Wrongfully retained child returned to mother in Costa Rica under Hague Convention


Wrongfully retained child returned to mother in Costa Rica under Hague Convention
Posted in Michael Stangarone Posted on April 12, 2021

A recent decision offers crucial guidance on wrongful retention cases under the Hague Convention, says Toronto family lawyer Michael Stangarone.

While many cases decided under the Convention involve parental abduction between signatory countries, the mother in V. v. K. initially consented to her five-year-old daughter’s visit with the girl’s father in Sault Ste. Marie, Ont. 

The mother agreed to a two week visit, but when the father indicated his unwillingness to let her leave, the mother applied for the child’s return to Costa Rica under the Hague Convention. In his March 18 ruling, Ontario Superior Court Justice Michael Varpio sided with the mother.

 

Habitual Residence and Wrongful Retention

“The judge had to decide where the child’s habitual residence was in the context of a wrongful retention, and I think he delivers an excellent and comprehensive ruling; the analysis is spot on,” says Stangarone, a partner with MacDonald & Partners LLP, who acted for the successful mother along with fellow firm partner Kristy Maurina.

Both have significant experience litigating child abduction matters under the Hague Convention, to which both Canada and Costa Rica are signatories.

“It was also a great decision for our client, who is very relieved at the result,” Stangarone adds.

 

Complicated Matters Due to Parents' Relationship 

He says matters were complicated in the case by the on-off nature of the parents’ relationship, as well as the back-and-forth nature of the child’s residence, which alternated between Canada and Costa Rica for months at a time over the last three years. 

According to Justice Varpio’s decision, the crucial time periods were a six-month stay the child spent in B.C. between September 2019 and March 2020, followed by a further six months in Costa Rica until September 2020.

During the B.C.  visit, the mother was in Canada on a tourist visa, while the father worked a full-time job in the province. The child also attended school and was registered with a local dentist and doctor. After travelling to Costa Rica, the girl again registered with a local doctor and dentist, and began ballet lessons, while the mother also showed evidence that she was to be enrolled in school, before the trip to Sault Ste. Marie in September 2020, when the girl travelled across international borders with her grandmother to stay with her father.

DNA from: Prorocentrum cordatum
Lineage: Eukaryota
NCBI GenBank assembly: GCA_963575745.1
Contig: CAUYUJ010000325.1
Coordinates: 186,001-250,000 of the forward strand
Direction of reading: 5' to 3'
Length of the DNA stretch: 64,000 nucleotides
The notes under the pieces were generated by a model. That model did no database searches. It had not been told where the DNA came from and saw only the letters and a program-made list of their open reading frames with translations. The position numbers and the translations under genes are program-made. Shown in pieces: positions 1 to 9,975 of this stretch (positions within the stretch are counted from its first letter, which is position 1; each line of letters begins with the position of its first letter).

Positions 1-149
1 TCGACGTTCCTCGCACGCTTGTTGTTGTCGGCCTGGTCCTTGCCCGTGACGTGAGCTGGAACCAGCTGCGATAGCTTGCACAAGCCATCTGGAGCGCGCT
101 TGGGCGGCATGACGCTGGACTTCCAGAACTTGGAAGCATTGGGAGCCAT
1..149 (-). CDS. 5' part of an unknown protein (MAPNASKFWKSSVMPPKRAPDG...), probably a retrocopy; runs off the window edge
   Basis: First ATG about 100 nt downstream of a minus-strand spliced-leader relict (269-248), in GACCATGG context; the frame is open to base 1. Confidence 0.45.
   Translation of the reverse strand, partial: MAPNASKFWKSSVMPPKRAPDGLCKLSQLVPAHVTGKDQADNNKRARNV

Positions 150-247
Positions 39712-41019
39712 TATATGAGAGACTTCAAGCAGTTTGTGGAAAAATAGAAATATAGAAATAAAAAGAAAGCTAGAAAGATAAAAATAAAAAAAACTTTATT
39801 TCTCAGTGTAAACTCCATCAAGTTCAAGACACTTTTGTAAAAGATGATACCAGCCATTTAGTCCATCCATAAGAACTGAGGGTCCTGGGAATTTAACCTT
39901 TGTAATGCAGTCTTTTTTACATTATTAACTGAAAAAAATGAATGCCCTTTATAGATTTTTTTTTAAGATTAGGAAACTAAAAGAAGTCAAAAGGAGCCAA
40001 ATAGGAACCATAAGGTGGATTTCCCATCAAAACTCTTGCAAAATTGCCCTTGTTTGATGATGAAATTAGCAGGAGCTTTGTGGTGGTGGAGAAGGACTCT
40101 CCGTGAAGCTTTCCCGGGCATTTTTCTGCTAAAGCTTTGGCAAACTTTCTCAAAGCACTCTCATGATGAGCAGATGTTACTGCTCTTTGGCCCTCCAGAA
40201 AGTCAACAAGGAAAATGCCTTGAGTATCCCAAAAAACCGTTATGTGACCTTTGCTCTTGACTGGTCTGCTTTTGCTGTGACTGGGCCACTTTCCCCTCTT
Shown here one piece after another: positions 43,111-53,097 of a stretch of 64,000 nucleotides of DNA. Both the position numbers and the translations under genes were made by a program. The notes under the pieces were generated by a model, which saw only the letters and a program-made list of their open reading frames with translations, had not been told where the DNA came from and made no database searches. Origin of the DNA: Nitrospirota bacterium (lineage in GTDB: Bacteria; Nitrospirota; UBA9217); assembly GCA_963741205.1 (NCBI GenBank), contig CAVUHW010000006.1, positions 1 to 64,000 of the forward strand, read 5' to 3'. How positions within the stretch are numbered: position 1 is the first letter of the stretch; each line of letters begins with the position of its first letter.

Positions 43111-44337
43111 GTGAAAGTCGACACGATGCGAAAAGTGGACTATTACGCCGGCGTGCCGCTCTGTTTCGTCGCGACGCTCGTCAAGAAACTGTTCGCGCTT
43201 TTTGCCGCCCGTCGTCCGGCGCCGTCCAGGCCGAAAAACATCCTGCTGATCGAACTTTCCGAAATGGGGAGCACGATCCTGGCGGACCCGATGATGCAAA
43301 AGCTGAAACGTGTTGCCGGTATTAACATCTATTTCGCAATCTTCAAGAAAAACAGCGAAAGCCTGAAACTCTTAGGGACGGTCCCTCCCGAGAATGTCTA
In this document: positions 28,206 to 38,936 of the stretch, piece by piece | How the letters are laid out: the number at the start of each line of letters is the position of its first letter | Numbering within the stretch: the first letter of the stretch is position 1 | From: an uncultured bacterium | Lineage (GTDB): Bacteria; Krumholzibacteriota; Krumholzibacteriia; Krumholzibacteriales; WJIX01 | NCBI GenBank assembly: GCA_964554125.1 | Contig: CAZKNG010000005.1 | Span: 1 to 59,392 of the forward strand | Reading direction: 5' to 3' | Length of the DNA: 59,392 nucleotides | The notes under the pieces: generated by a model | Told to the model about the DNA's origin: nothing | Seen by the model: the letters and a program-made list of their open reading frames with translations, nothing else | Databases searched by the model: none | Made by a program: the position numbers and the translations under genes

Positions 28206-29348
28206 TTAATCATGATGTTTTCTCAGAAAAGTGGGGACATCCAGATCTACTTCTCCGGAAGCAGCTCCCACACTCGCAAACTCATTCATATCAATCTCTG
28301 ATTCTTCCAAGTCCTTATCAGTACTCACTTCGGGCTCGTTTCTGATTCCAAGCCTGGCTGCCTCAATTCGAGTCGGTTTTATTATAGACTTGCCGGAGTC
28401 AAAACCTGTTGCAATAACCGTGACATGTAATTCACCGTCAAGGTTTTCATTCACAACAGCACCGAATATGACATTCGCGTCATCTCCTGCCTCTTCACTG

In court, the father argued that the Hague Convention should not even apply to the case, claiming the child’s habitual residence had always been Canada. Alternatively, he used text messages between the parents to argue that they had agreed their daughter should stay with him for at least one year. 

 

A Question of Habitual Residence

However, after applying the hybrid test laid out in the landmark Supreme Court of Canada ruling Office of the Children’s Lawyer v. Balev, the judge found that the child’s habitual residence was Costa Rica when she left to visit Sault Ste. Marie.

Despite finding the child’s permanent residence was B.C. during her stay there, Justice Varpio concluded that the situation changed when she moved with her mother to Costa Rica in March 2020, based on the length of the stay, her enrollment in school and the father’s lack of action to bring her back to Canada. 

“The critical question is where the child’s habitual residence was at the time immediately preceding the wrongful retention in September 2020, and the judge agreed with us that the focal point of her life was in Costa Rica,” Stangarone explains.

 

Social Media Evidence and Intent

He says the decision also provides useful guidance on the issue of acquiescence and the use of social media evidence.

“In family law, social media and text communication is the new frontier, because it can help demonstrate the true intentions of the parties,” Stangarone says.

The father in the case attempted to use texts between the parents to suggest that the mother had accepted the child’s stay in Ontario would be longer-term or permanent. For example, in one text, she agreed to let the child finish the school year in Ontario.

However, the judge took notice of other communications between the parties, concluding that the mother’s concessions were in fact part of her negotiations in response to the father’s abusive tactics. 

“This is not acquiescence by the mother since it was clearly made as a result of coercion,” Justice Varpio wrote.

“When you look at all the evidence, you can see that the extensions were the mother’s desperate attempt to secure the return of her child once she knows that the father is intent on keeping her there,” Maurina says.

 

 

 

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